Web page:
April 2011
Volume 52, Issue 14
ARVO Annual Meeting Abstract  |   April 2011
Visual Recovery after DSAEK
Author Affiliations & Notes
  • Gina M. Rogers
    Dept of Ophthalmology and Visual Sciences, University of Iowa, Iowa City, Iowa
  • Footnotes
    Commercial Relationships  Gina M. Rogers, None
  • Footnotes
    Support  None
Investigative Ophthalmology & Visual Science April 2011, Vol.52, 781. doi:
  • Views
  • Share
  • Tools
    • Alerts
      This feature is available to authenticated users only.
      Sign In or Create an Account ×
    • Get Citation

      Gina M. Rogers; Visual Recovery after DSAEK. Invest. Ophthalmol. Vis. Sci. 2011;52(14):781.

      Download citation file:

      © ARVO (1962-2015); The Authors (2016-present)

  • Supplements

Purpose: : To determine the time and course to visual recovery after DSAEK (Descemets stripping automated keratoplasty) in the treatment of pseudophakic corneal edema. Additionally to determine if any correlation could be determined on the basis of different preoperative, intra-operative, and post-operative as well as donor variables on the course of visual recovery after endothelial transplantation.

Methods: : A retrospective chart review was performed on the keratoplasty surgical cases of the corneal service at the University of Iowa from 2005-2007. The only cases included in this study were eyes with pseudophakic corneal edema undergoing going primary DSAEK (Descemets Stripping Automated Endothelial Keratoplasty). Cases managed by full thickness penetrating keratoplasty or DLEK were excluded. Also excluded were subjects that were phakic, aphakic or had an anterior chamber intraocular lens. Multiple variables were analyzed and divided into pre-operative, operative, post-operative and donor factors. The primary outcome measure was time versus visual recovery. Additionally, correlation between the studied variables and the time to visual recovery were determined.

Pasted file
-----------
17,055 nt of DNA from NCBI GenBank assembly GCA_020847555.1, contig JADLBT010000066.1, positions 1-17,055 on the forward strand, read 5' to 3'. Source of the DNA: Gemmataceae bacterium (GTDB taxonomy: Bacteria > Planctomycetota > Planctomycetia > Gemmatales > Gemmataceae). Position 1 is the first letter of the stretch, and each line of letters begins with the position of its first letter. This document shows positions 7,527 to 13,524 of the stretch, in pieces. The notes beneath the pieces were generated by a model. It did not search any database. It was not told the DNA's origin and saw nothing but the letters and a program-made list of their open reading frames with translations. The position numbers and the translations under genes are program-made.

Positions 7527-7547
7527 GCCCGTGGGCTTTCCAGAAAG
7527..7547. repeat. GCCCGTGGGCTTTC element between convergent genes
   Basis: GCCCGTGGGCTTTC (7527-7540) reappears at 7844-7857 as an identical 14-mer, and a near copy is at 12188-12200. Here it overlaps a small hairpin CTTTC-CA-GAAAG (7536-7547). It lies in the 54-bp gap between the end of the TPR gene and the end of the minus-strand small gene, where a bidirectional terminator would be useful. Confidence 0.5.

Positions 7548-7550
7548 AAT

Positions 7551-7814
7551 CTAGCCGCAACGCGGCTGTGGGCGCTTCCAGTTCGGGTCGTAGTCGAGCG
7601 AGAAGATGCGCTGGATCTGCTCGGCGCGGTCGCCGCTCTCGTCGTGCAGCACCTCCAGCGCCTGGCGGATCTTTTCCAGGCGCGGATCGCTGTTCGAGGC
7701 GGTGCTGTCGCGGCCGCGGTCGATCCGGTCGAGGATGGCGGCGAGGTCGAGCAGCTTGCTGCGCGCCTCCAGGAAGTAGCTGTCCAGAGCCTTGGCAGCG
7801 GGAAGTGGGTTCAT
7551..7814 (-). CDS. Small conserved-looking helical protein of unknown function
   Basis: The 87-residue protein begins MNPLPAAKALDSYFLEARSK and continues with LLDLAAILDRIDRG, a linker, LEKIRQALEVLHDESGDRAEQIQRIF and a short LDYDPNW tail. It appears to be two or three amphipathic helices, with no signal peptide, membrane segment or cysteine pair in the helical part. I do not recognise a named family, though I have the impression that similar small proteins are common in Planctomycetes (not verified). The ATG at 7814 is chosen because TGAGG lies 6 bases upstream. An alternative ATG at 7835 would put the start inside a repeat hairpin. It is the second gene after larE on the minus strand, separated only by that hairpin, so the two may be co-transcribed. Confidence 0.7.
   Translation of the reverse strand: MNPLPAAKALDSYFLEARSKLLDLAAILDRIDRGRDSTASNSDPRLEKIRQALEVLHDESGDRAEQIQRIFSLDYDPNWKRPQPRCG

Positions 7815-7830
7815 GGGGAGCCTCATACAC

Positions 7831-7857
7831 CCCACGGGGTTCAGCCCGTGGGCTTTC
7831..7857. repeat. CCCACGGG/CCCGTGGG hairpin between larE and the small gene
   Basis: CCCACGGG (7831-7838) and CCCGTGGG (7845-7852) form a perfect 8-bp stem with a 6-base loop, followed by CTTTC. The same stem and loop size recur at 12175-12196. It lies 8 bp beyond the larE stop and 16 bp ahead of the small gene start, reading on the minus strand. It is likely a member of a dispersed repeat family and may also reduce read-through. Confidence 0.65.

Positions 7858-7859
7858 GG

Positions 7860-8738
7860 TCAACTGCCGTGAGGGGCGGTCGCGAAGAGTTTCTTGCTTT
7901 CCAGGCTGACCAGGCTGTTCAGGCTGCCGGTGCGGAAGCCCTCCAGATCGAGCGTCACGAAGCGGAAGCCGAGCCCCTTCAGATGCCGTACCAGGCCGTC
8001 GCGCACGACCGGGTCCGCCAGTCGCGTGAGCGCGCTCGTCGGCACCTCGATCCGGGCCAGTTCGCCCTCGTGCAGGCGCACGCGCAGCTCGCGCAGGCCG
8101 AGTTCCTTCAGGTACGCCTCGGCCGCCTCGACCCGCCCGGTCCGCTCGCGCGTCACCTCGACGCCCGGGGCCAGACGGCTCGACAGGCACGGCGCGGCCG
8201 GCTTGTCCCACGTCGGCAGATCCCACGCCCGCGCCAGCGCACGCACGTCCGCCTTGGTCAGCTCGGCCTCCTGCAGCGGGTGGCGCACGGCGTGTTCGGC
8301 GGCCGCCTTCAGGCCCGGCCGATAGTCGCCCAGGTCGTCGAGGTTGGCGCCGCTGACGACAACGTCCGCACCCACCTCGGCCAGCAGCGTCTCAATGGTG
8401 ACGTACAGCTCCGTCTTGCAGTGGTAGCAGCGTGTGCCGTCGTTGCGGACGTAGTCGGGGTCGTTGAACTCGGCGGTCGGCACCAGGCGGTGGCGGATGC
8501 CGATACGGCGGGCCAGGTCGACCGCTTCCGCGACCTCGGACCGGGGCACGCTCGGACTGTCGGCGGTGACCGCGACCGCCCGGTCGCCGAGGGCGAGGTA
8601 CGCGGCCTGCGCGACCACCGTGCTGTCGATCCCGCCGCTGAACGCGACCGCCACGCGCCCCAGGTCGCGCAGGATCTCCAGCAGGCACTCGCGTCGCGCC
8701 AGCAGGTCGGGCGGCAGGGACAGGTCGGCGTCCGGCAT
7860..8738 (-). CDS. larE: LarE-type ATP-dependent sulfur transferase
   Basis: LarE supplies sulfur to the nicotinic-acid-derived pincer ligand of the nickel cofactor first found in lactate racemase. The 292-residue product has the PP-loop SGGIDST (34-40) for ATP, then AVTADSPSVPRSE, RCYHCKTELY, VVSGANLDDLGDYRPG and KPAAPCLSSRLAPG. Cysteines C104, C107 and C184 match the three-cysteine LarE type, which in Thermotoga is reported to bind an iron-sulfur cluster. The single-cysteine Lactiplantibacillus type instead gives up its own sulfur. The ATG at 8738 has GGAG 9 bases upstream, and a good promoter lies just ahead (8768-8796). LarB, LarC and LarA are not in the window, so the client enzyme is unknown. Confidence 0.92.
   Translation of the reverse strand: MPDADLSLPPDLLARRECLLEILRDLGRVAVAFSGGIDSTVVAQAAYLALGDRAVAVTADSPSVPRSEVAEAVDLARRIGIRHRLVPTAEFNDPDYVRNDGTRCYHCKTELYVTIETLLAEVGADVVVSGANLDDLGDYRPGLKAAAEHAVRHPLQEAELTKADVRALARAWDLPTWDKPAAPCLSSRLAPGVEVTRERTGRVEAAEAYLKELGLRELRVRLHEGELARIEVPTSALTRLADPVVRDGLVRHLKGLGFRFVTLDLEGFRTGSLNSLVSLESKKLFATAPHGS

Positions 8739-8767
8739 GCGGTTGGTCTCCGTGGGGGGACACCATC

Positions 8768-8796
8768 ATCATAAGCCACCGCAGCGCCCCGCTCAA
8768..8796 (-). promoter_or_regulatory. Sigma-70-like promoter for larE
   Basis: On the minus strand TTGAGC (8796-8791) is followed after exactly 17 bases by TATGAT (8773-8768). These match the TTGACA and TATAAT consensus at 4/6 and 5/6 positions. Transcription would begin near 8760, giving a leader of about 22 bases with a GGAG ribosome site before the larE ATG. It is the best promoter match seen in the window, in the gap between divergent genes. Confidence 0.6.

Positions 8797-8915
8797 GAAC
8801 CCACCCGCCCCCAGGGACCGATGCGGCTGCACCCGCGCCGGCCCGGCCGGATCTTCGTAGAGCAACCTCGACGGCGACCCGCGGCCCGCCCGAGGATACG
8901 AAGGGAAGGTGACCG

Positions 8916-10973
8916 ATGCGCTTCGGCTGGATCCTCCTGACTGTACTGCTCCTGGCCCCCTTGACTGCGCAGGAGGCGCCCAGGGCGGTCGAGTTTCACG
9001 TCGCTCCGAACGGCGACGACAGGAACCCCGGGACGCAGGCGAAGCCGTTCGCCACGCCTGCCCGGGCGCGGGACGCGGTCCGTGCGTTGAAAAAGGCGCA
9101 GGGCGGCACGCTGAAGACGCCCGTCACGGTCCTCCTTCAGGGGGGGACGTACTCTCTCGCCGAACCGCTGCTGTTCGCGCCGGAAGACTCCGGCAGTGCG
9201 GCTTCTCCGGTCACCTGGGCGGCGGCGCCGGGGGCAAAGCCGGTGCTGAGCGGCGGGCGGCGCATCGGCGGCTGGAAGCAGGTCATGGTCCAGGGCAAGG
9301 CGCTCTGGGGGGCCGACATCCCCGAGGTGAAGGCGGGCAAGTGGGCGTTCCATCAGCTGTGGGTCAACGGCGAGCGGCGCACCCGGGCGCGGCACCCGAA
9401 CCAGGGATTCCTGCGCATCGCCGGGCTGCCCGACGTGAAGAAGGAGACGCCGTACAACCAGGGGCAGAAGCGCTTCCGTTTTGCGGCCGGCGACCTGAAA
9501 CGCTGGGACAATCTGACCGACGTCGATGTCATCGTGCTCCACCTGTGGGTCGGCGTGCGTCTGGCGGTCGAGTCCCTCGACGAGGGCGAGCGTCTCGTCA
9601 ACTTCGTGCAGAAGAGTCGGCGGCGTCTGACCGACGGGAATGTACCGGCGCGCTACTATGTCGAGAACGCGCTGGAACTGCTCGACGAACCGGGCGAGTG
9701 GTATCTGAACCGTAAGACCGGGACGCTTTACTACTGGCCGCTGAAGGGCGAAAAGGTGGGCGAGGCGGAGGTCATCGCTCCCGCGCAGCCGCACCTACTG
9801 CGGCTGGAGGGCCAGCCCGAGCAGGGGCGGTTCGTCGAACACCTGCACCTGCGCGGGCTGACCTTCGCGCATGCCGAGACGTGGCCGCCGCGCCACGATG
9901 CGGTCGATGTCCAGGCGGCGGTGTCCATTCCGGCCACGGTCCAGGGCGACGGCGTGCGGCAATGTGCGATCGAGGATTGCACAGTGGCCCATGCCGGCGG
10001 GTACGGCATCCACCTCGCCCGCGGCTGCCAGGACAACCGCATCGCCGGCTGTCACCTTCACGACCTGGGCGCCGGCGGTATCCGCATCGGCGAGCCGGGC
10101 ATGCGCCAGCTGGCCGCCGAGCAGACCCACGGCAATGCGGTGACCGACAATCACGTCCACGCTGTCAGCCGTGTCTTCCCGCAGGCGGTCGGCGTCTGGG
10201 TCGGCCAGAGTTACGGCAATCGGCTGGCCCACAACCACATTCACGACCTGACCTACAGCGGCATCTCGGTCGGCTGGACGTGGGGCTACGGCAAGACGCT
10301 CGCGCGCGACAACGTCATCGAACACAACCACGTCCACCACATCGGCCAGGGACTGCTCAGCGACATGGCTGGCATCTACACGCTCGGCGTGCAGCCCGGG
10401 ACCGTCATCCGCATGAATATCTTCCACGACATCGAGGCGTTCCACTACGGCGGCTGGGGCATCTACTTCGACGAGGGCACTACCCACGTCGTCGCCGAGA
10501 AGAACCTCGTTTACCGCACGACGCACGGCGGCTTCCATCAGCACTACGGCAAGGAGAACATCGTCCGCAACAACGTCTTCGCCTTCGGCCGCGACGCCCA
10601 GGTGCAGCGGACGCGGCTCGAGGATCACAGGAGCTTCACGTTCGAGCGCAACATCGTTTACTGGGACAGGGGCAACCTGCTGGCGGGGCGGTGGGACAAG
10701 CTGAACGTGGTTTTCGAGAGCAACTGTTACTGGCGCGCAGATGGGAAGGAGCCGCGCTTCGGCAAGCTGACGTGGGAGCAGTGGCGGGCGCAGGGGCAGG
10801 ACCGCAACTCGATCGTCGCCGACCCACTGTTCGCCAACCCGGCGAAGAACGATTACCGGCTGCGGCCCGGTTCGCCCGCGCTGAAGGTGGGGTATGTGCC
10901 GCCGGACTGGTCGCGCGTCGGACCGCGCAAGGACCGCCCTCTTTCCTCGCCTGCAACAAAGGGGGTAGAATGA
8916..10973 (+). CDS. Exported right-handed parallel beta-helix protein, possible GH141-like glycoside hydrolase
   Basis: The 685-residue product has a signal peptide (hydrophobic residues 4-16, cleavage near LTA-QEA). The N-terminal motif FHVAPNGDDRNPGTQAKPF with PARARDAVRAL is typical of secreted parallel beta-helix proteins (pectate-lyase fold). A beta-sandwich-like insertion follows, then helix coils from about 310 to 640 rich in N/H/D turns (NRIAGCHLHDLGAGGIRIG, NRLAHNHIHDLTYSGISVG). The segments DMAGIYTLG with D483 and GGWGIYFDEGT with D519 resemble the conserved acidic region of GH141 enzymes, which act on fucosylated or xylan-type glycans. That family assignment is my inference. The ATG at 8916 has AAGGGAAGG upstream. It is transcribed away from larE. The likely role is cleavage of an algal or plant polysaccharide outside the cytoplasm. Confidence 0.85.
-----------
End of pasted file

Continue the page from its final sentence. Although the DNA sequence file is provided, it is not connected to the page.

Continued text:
Results: : 78 cases met inclusion criteria. Follow-up ranged from 1 to 58 months. Vision improved quickly in the post-operative period, with the majority of cases attaining best acuity by post-operative month 3. Additionally, a high percentage of the subjects maintained stable vision without minimal fluctuation in refractive status through the duration of the study period.

Conclusions: : There are statistically significant correlation between specific pre-operative, operative, and post-operative factors. We found a statistically signifcant escalation in medically managed glaucoma, bu not in surgical glaucoma. Surgical complications and post-operative lenticule detachements are potential factors in delay or decreased visual recovery.

Keywords: cornea: endothelium • transplantation 

This PDF is available to Subscribers Only

Sign in or purchase a subscription to access this content. ×

You must be signed into an individual account to use this feature.